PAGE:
Brand recognition can take a reboot only so far.
It’s the lesson learned the hard way with “The Lone Ranger.” If today’s teens don’t know the brand, and the movie isn’t the second coming of “Star Wars,” chances are they’ll spend their money elsewhere.
Remind them why the property matters, and you’ve got a new franchise on your hands.
The suits at Warner Bros. have empty hands with “The Legend of Tarzan.”
Me, Tarzan. You … Who?
This isn’t a “Lone Ranger”-sized misfire. From an eye candy perspective alone, pairing Alexander Skarsgard and Margot Robbie is enough to justify the ticket price. What’s missing is the magic, the reason the character endures into the 21st century.
We see why in fits and starts. It’s not enough to justify all the protein shakes Skarsgard likely quaffed for the role.
“Tarzan” introduces us to a more civilized Lord of the Jungle. Skarsgard’s John Clayton is happily married to Jane (Robbie) as the story opens. Sure, he was raised by apes, but he’s since learned hat to do with his pinkie while sipping tea.
John’s London-based domesticity gets shelved when the villainous Capt. Leon Rom (Christoph Waltz) plots to enslave African villagers to line his Belgian boss’ pockets.
Before you can scream Tarzan’s signature yelp, John is heading home again. And, sooner or later, he’s gonna lose his shirt.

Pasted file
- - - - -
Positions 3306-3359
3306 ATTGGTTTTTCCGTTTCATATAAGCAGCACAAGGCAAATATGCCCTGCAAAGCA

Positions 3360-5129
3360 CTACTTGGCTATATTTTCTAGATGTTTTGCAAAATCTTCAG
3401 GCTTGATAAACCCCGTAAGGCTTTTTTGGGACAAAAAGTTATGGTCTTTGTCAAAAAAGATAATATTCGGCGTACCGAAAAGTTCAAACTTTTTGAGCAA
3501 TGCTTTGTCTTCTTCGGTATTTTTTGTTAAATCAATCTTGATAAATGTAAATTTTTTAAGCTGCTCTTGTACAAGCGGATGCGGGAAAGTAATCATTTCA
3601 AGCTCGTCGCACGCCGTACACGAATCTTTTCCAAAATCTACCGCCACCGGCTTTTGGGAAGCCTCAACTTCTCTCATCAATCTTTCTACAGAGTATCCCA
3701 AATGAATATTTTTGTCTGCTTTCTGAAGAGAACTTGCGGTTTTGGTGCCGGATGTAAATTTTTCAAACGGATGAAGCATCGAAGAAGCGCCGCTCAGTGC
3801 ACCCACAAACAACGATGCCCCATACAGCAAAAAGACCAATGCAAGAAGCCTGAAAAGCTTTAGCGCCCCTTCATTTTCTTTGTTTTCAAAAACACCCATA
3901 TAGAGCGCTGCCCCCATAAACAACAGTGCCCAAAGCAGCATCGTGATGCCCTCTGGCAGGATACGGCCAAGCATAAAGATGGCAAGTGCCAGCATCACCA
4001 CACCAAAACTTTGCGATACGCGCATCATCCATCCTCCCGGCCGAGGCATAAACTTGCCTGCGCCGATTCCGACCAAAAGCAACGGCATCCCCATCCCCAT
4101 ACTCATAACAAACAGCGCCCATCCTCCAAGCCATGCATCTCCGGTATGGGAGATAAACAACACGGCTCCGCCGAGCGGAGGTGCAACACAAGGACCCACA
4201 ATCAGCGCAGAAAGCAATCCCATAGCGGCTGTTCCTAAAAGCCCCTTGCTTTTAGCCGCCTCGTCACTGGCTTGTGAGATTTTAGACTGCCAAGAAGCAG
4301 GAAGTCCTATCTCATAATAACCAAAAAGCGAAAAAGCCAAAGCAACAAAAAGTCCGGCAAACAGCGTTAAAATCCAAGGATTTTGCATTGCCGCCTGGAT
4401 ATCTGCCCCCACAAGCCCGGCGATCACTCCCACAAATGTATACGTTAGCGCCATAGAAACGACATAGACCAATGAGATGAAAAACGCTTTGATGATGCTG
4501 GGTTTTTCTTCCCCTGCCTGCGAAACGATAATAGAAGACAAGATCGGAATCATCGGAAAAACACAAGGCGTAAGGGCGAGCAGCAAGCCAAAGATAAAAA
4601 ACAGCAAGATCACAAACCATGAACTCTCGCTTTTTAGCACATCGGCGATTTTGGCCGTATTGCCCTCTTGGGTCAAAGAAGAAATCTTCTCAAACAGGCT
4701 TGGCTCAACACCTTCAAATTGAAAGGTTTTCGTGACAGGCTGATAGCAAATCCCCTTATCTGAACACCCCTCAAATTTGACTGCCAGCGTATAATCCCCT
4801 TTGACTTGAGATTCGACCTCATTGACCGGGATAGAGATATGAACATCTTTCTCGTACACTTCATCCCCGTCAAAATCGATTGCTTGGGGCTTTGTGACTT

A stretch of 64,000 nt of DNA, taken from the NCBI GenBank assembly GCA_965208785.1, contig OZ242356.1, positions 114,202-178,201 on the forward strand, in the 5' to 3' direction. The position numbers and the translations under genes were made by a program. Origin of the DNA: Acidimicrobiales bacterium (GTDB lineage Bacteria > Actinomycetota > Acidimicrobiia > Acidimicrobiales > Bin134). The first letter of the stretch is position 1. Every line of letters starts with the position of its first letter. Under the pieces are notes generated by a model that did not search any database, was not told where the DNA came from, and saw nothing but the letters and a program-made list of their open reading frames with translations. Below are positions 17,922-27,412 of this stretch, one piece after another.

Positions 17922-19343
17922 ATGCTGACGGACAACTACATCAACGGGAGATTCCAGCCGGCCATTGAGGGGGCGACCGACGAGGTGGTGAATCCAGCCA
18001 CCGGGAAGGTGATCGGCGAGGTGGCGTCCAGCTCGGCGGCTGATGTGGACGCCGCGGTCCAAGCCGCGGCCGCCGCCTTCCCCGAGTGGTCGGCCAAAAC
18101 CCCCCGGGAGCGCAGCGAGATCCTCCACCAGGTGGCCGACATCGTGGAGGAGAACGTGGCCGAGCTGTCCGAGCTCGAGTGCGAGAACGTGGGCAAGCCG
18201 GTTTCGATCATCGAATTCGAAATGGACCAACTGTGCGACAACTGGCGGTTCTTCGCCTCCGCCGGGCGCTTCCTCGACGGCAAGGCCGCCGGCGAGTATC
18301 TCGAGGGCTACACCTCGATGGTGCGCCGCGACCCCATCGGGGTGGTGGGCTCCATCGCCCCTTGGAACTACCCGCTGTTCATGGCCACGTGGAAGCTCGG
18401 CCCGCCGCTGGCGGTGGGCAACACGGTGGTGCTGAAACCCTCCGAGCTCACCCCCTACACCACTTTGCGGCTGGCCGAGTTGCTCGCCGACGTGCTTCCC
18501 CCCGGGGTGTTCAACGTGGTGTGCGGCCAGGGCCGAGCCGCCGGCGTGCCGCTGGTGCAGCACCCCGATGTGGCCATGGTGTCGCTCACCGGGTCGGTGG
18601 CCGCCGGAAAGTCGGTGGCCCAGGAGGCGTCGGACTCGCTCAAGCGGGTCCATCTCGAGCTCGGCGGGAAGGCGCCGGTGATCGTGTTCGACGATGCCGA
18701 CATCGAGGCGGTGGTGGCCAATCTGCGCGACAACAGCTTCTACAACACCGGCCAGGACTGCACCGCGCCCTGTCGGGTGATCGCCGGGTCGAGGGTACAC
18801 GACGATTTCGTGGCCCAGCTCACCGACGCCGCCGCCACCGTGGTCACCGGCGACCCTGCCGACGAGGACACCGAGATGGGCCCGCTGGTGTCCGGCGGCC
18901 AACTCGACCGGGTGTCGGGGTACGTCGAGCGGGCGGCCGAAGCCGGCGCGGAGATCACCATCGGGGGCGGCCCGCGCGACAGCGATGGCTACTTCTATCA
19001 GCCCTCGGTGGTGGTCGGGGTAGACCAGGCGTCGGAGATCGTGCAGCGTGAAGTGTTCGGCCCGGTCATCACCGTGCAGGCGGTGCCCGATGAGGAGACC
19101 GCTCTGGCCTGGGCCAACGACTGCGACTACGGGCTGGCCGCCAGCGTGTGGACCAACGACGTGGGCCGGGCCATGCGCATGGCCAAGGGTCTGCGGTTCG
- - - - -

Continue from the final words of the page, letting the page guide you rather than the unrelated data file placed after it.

Only Rom and his minions, including an African warrior (Djimon Hounsou) with a grudge against “Tarzan,” are waiting for him.
Slather on a heaping helping of White Guilt (complete with our treatment of Native Americans for good measure), and your story wheels start to grind. It’s not an inspired start, by any stretch. Still, the story offers enough excuses to bring Tarzan back to cinemas.
Only you’ll soon wonder what the fuss is all about.
Lord of the Yawns
Skarsgard brings a restrained posture to Tarzan. Sure he’s got the physical notes down cold, but where’s the sense of wonder? His Tarzan is constantly overshadowed by both Robbie and Jackson. The latter turns in yet another anachronistic performance. It’s like he walked off of “The Hateful Eight’s” set and headed straight for “Tarzan’s” jungle gym.